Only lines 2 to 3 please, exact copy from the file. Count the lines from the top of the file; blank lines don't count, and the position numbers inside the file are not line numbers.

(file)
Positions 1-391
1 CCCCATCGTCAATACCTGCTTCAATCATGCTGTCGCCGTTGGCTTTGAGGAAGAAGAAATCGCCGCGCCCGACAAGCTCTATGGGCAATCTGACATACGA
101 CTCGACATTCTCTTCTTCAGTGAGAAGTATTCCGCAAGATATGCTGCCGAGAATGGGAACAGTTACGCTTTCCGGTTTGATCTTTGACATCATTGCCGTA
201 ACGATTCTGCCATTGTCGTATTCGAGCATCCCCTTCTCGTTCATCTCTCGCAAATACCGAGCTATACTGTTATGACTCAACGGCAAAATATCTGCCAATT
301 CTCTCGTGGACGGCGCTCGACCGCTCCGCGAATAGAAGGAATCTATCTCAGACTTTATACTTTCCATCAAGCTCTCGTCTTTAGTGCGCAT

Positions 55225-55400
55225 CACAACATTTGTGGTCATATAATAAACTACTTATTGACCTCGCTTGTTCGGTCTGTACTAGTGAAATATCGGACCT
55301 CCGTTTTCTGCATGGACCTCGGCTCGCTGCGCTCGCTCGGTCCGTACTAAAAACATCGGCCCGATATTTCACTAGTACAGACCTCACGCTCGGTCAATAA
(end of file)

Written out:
1 CCCCATCGTCAATACCTGCTTCAATCATGCTGTCGCCGTTGGCTTTGAGGAAGAAGAAATCGCCGCGCCCGACAAGCTCTATGGGCAATCTGACATACGA
101 CTCGACATTCTCTTCTTCAGTGAGAAGTATTCCGCAAGATATGCTGCCGAGAATGGGAACAGTTACGCTTTCCGGTTTGATCTTTGACATCATTGCCGTA